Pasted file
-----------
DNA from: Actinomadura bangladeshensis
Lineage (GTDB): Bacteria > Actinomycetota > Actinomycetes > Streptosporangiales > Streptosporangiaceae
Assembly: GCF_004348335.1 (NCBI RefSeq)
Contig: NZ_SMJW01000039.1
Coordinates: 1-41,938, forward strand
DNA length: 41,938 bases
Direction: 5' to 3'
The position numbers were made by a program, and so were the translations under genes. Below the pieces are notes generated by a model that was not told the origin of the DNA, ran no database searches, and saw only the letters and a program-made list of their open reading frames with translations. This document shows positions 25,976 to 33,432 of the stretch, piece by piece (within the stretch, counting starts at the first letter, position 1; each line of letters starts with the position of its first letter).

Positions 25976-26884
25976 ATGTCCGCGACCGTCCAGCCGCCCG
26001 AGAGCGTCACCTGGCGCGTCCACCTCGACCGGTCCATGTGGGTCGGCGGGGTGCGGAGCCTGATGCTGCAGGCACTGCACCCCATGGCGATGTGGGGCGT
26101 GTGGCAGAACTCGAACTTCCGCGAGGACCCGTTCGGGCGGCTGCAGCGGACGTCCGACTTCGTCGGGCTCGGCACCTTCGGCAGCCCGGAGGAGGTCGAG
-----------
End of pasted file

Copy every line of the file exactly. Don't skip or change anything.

DNA from: Actinomadura bangladeshensis
Lineage (GTDB): Bacteria > Actinomycetota > Actinomycetes > Streptosporangiales > Streptosporangiaceae
Assembly: GCF_004348335.1 (NCBI RefSeq)
Contig: NZ_SMJW01000039.1
Coordinates: 1-41,938, forward strand
DNA length: 41,938 bases
Direction: 5' to 3'
The position numbers were made by a program, and so were the translations under genes. Below the pieces are notes generated by a model that was not told the origin of the DNA, ran no database searches, and saw only the letters and a program-made list of their open reading frames with translations. This document shows positions 25,976 to 33,432 of the stretch, piece by piece (within the stretch, counting starts at the first letter, position 1; each line of letters starts with the position of its first letter).

Positions 25976-26884
25976 ATGTCCGCGACCGTCCAGCCGCCCG
26001 AGAGCGTCACCTGGCGCGTCCACCTCGACCGGTCCATGTGGGTCGGCGGGGTGCGGAGCCTGATGCTGCAGGCACTGCACCCCATGGCGATGTGGGGCGT
26101 GTGGCAGAACTCGAACTTCCGCGAGGACCCGTTCGGGCGGCTGCAGCGGACGTCCGACTTCGTCGGGCTCGGCACCTTCGGCAGCCCGGAGGAGGTCGAG